Thursday, February 19, 2009

The Bonne Villes - Bringing It Home (1966)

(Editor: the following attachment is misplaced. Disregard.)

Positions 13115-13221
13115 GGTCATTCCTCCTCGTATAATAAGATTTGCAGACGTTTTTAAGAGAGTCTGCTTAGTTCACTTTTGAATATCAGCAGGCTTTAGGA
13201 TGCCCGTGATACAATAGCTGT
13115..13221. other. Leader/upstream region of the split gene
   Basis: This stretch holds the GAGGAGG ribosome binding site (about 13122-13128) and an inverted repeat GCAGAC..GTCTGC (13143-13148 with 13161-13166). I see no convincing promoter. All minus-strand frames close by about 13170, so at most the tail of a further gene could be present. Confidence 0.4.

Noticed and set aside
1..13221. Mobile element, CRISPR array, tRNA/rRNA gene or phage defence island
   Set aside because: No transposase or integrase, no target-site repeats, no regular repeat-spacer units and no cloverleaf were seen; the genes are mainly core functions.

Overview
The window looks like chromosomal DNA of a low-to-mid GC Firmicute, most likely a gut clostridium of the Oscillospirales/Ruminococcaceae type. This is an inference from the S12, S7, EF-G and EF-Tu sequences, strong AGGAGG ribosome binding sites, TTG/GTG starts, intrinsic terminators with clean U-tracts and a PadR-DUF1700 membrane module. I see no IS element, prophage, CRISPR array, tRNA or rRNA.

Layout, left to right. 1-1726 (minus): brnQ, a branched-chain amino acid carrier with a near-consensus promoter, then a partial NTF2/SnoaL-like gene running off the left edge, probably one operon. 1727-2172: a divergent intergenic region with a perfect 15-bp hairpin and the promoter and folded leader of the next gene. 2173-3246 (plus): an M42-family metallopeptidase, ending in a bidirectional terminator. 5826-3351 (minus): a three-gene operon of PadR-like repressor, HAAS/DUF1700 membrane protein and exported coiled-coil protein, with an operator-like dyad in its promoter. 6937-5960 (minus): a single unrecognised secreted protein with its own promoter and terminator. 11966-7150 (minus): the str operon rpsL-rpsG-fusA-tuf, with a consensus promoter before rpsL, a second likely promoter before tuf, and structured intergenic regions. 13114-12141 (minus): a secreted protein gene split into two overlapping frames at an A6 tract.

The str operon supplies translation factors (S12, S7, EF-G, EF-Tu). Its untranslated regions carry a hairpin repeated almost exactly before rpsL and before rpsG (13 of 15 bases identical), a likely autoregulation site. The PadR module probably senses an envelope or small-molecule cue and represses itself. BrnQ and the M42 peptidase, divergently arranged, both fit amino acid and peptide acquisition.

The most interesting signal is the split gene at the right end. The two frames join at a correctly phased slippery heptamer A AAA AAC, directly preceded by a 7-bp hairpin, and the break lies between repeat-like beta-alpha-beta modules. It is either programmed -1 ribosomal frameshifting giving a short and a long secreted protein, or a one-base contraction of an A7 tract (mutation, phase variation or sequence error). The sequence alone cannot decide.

The Bonne Villes were one of the better white R&B-based acts to record for the Winston-Salem-based Justice label. A sextet consisting of Donald W. Cartner (drums), Curtis Buzzy Cobb (sax, organ), Butch Carl F. Steele (bass), Nelson M. Bradshaw (lead guitar), James Alan Lovette (lead vocals), and Gary Howe (vocals), they made their way across frat parties and local clubs from their native Salisbury on out, playing early- to mid-'60s R&B; mostly covers of songs by the Drifters, James Brown, Wilson Pickett, etc., spiced with occasional originals in a similar vein by Jim Lovette. They had a fairly sophisticated vocal attack, and their instrumental skills were up to the repertory they chose; witness Steele's attack on the bass on their cover of 96 Tears.********1 Stand by Me Bonne Villes 3:03 2 The Monkey Time Mayfield 2:47 3 Under the Boardwalk Resnick, Young 3:25 4 For Your Love Bonne Villes 2:05 5 96 Tears Martinez 2:07 6 My Girl Bonne Villes 2:25 7 Bring It on Home to Me Cooke 2:49 8 Helping Hand Bonne Villes 2:38 9 Thank You John Bonne Villes 2:32 10 In the Midnight Hour Bonne Villes 2:17 11 Who's Afraid of Virgina Woolf Bonne Villes 1:35Review by Bruce EderNot a bad representation of the band's strengths, a collection of 11 tracks, mostly covers of R&B and rock & roll standards. The singing isn't up to the task of the most sophisticated material, including "Bring It on Home to Me," but the group does have a cohesive sound. Their originals simply don't hold up, however, and lackluster numbers like "Helping Hand" and "Who's Afraid of Virginia Woolf" pale next to "My Girl," "Under the Boardwalk," or "96 Tears."
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